In another comment on the federal government’s proposed changes to media law, David Lovejoy, editor of the Byron Shire Echo,


I run the Byron Shire Echo, a small,
independent weekly on the far north coast of NSW. This is a long
physical and conceptual distance from Sydney and Melbourne, but even
from here abandoning cross-media ownership restrictions looks like an
unnecessary concession to a couple of unpleasant dynasties.
If we want to see what will happen when
media power is even more concentrated, we only have to look at how it
operates now and extrapolate a little.
Under the current, very largely duopolistic
system, the issues we have been debating in the national media are the
sale of Telstra, the publication of a politician’s diaries and changes
to the method of voting. Now, I think the sale of Telstra is a rort for
the rich, that Latham needs both TLC and LSD, and non-compulsory voting
is a Liberal wet dream – but none of these things affects the ordinary
Australian very deeply.
On the other hand, there are issues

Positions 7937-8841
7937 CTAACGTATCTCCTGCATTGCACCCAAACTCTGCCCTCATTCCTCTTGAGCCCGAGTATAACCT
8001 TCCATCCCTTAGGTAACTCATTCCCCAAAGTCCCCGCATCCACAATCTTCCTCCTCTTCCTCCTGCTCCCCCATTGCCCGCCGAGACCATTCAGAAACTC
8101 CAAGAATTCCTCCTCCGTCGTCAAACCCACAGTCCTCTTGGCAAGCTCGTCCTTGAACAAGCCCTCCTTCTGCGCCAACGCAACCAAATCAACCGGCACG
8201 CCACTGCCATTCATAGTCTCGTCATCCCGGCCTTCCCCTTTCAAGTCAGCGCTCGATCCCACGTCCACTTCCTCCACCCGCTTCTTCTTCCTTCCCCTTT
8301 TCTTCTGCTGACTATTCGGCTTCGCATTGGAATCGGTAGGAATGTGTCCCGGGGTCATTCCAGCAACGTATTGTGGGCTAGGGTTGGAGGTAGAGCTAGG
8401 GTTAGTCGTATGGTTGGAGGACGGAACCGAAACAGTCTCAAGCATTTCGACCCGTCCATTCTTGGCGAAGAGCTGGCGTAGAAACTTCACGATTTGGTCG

receiving much less attention which will cause long-term and
fundamental changes to our society: the government’s industrial
relations laws, the wholesale abandonment of civil rights in the
pursuit of terrorists and this very question of media ownership and
diversity of opinion. Even more fundamental questions like global
warming will be ignored or distorted if Murdoch acquires more media
power to push his support of the Texan oil plutocracy.
I hate sounding so cynical but there are
only three people in Australia interested in changing the cross-media
laws. These people are Packer, Murdoch and Howard, and their motives
are, respectively, money, power and the protection of power.
All three can mobilise numerous troops in
the media and parliament to support their position, but giving more
wealth and power to already wealthy and powerful people doesn’t really
resonate with the rest of us.
Incidentally, it appears the commercial
management of Fairfax is going along with the proposed changes, as
deluded in this as in the rest of their Neronically fiddling
activities. At least the Fairfax journalists are not. We readers should
enjoy a limited range of critical opinion while we can. We may soon be
down to Crikey and The Echo.

Disclosure: Crikey’s owners have a small interest in the Byron Shire Echo.

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